The diamond merchant neatly executed plans to defraud Punjab National Bank for over Rs 14,000 crore.


NEW DELHI: Around the time breaking headlines were increasing across India’s 350-odd news channels about a diamond merchant and his neatly executed plans to defraud Punjab National Bank of over Rs 14,000 crore, an interesting message came from a senior official to a news channel. It was made as a request: Just call him Nirav and not Modi.

Nirav is now in a London prison, his efforts to strike a mega deal with a top lawyer working out of DLF Chhattarpur in South Delhi has not worked. And the chances are high that his global luxury brand is now reduced to dust. Pavan Lall’s book, Flawed: The Rise & Fall of India’s Diamond Mogul, is the first book (Hachette Publishers) about the man and the works and how he started his career as a music conductor but eventually walked into the solitaire business. Was he a diamond mogul, no he was not because there are still bigger diamond merchants in India dominating the world solitaire bazaar and teaming up with China to offer the West some solid competition. But Nirav—I will also avoid calling him a Modi—had the swag and style, he told the world he was the next Michael Jackson of diamond business. The De Beers men privately called him an upstart and never thought Nirav could offer some big competition. But De Beers handled Nirav well, called him a great player and always observed his work from close.

Nirav, who always wanted to be a musician and a conductor like Zubin Mehta, was forced into the business by Choksi, who was confident Modi would be successful with solitaires. So Modi shifted from Bach and Beethoven and worked on diamonds, calling his brands Love on Body.

His craftsmen strung the stones through an imported metal that never showed. It looked as if diamonds were stuck on the body. But Modi’s glittery showrooms never impressed those in the business, who say his products were grossly overpriced. Senior Enforcement Directorate and the Central Bureau of Investigation officials are wondering whether the diamonds and jewellery seized are actually worth Rs 5,000 crore or just Rs 150 crore.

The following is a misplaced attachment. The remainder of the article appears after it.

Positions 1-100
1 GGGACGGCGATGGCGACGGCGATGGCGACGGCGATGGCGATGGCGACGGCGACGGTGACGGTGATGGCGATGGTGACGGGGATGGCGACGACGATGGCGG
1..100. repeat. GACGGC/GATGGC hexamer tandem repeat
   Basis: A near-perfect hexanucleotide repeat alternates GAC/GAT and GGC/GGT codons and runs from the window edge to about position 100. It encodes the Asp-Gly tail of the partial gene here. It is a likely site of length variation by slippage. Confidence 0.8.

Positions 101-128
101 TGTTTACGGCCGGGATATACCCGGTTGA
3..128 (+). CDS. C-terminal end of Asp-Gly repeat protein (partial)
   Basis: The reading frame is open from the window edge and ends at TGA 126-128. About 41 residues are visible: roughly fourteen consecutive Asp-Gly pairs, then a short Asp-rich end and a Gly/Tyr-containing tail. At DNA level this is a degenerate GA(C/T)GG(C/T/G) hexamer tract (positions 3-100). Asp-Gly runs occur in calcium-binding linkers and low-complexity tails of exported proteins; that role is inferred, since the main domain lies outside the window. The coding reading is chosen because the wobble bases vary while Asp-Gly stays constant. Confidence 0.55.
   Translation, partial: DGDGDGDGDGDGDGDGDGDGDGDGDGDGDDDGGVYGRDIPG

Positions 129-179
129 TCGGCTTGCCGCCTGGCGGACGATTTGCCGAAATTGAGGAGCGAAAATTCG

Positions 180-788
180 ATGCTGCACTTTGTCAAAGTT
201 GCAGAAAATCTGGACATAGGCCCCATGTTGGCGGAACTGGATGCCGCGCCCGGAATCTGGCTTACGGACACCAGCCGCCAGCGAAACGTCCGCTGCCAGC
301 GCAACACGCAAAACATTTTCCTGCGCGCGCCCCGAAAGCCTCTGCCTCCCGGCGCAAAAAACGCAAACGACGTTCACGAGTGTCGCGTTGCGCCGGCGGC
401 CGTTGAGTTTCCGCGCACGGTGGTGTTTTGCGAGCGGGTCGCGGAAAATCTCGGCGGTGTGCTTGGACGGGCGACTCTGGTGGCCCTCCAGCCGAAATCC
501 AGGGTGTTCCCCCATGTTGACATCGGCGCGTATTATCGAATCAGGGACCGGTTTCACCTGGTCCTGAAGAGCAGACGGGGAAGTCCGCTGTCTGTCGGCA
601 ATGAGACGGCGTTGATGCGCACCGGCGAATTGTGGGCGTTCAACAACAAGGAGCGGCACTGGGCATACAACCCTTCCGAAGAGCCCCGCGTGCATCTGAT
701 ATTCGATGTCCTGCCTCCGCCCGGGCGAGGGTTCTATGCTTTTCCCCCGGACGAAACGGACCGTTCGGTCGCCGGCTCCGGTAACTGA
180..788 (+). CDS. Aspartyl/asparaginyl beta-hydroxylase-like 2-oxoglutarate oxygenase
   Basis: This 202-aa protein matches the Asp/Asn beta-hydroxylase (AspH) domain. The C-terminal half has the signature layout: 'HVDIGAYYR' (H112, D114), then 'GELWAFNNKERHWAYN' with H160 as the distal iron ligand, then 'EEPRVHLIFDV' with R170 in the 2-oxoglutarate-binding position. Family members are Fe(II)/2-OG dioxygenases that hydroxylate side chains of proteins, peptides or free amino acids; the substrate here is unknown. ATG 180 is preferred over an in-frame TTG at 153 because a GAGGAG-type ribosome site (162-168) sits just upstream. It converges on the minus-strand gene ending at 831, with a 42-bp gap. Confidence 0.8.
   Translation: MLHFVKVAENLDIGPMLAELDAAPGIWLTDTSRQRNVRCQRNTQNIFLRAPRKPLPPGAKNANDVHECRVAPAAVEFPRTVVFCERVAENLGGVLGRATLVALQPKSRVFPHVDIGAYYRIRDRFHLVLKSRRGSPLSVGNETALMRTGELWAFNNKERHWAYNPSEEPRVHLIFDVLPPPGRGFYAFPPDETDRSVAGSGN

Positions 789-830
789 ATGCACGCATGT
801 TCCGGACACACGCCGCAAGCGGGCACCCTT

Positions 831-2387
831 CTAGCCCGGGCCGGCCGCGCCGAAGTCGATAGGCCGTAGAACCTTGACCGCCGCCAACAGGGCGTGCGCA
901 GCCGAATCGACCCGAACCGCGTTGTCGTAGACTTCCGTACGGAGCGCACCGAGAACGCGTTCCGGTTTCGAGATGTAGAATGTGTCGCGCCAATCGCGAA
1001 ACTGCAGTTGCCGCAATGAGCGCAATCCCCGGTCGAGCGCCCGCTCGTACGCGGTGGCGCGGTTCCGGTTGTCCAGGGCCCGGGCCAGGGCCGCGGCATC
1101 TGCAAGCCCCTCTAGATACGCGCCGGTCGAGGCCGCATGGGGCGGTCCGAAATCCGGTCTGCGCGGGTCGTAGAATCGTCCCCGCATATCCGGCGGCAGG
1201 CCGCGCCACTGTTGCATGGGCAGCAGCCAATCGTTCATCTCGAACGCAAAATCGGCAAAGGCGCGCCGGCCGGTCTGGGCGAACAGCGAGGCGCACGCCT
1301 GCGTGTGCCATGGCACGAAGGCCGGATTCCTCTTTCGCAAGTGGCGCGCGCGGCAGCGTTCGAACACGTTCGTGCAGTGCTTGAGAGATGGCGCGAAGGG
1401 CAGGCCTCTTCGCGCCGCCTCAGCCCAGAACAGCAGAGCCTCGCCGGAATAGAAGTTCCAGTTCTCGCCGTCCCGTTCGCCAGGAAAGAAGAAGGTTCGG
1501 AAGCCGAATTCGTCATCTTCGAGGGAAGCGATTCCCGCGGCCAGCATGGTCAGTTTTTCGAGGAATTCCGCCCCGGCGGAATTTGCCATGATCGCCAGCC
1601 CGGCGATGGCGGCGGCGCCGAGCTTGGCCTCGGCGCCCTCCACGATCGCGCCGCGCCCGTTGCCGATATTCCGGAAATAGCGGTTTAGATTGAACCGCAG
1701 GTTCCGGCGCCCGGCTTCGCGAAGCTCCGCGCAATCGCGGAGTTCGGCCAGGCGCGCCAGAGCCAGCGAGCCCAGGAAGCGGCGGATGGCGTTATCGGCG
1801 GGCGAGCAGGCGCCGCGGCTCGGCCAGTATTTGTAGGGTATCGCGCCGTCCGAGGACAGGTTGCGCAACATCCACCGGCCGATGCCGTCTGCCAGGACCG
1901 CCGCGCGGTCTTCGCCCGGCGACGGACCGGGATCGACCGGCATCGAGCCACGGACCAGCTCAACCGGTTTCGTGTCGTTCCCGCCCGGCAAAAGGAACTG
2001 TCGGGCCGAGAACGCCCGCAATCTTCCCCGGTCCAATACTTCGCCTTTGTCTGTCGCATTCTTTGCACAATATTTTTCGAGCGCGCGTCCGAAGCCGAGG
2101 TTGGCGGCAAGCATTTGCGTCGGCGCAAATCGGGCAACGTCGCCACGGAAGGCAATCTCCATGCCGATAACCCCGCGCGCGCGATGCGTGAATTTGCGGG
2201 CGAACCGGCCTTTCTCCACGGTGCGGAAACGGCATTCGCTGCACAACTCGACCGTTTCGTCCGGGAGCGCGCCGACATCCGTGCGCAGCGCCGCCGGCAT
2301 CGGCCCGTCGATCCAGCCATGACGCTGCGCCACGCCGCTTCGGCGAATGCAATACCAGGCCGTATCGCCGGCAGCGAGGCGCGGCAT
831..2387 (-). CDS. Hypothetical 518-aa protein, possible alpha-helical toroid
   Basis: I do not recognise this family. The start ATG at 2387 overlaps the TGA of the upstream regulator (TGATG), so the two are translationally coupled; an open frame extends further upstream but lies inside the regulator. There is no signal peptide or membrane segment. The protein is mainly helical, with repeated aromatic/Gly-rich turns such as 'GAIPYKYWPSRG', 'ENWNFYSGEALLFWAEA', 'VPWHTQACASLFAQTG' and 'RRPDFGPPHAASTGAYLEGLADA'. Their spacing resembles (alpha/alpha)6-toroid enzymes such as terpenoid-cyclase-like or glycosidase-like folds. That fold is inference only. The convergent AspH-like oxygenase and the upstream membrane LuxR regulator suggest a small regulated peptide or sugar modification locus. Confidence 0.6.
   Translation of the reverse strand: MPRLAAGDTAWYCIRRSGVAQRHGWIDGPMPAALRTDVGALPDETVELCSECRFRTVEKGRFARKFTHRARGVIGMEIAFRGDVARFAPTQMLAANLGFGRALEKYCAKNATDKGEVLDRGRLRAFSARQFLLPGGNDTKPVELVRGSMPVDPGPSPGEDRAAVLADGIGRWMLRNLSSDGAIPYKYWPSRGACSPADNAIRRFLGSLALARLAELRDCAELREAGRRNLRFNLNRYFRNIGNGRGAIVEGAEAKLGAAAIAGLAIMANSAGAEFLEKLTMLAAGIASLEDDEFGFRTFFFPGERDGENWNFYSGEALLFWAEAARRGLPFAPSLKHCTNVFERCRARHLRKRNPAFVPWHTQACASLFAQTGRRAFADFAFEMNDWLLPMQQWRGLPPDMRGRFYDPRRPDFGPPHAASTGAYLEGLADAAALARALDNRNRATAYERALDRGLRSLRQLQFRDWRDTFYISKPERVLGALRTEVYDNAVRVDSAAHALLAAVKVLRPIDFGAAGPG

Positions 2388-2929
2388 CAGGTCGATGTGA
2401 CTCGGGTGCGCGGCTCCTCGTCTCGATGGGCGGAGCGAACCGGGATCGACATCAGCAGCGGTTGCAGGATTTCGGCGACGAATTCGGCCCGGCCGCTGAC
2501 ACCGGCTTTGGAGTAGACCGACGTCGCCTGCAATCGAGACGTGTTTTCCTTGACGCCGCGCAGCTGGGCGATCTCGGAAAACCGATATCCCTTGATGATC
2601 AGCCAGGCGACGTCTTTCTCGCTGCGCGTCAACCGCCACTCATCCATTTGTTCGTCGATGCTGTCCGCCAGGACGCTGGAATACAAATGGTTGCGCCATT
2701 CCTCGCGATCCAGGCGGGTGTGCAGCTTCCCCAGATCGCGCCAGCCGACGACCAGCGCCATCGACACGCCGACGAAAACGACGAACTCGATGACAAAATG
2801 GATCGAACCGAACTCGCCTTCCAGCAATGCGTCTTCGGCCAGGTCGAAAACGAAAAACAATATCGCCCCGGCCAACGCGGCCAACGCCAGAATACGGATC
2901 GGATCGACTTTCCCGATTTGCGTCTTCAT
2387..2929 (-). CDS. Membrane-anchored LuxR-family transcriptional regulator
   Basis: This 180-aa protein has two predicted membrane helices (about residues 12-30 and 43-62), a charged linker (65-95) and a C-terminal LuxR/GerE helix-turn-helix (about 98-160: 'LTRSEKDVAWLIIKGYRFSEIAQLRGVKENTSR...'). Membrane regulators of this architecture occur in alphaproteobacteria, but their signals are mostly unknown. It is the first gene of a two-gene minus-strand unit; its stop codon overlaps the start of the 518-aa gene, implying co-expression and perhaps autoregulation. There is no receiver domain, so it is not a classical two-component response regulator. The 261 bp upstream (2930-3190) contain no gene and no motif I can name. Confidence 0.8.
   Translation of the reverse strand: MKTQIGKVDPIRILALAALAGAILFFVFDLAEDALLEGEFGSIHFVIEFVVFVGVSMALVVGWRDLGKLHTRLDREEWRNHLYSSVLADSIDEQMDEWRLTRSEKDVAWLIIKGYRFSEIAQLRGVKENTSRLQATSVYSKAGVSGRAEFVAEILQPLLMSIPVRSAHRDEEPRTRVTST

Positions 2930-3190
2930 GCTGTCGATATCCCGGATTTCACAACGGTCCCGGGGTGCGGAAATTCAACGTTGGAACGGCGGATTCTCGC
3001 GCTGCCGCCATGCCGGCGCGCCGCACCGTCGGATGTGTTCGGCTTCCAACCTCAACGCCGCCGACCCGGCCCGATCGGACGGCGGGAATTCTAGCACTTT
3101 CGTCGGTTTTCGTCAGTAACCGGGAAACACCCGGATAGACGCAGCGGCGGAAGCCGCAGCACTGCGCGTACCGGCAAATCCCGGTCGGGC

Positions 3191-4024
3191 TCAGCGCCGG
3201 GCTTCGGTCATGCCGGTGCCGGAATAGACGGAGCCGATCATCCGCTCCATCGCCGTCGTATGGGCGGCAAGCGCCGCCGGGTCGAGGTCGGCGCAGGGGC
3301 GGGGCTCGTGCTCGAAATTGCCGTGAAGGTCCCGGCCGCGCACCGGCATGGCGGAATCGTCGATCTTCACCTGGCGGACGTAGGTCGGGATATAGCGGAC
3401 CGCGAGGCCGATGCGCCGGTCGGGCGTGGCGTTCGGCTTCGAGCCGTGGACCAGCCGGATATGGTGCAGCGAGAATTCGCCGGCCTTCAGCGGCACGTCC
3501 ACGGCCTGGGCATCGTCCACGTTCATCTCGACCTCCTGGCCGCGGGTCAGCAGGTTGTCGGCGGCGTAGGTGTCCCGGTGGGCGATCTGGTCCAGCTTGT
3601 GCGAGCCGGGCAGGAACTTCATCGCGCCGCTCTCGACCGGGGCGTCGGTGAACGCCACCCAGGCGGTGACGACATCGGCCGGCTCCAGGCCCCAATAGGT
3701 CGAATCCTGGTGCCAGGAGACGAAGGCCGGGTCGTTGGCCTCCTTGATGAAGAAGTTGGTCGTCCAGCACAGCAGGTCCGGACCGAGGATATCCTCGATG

The diamond business is cyclical and does not revolve around one brand or one name. There are steady players like Rosy Blue, now considered among the biggest in the world and run by the Mehta brothers—Dilip and Russell—and there are other Indian and Chinese brands. The writer understands the crisis triggered by Nirav and Mehul—both are related—and writes very lucidly why and how it caused some solid damage to the Indian diamond dream. Such was the devastating impact of Nirav-Mehul that Commerce Ministry officials would often wonder who to send to global diamond forums to discuss the India growth story. There were times when bureaucrats would simply turn their face away from reporters if asked about Nirav and Mehul.

Lall is on target when he writes: “Together, Nirav Modi and (his uncle) Mehul Choksi may have wanted to create India’s first luxury brand to go international, but the manner in which they executed their business and financed their work has done far more damage to the jewellery industry than can be comprehended.” Lall, who says he often met Nirav, found the diamond merchant a very complex character—all tycoons are complex because that’s the only way they can ride the stairs to heaven—and that Nirav always wanted to be the most definitive diamond merchant.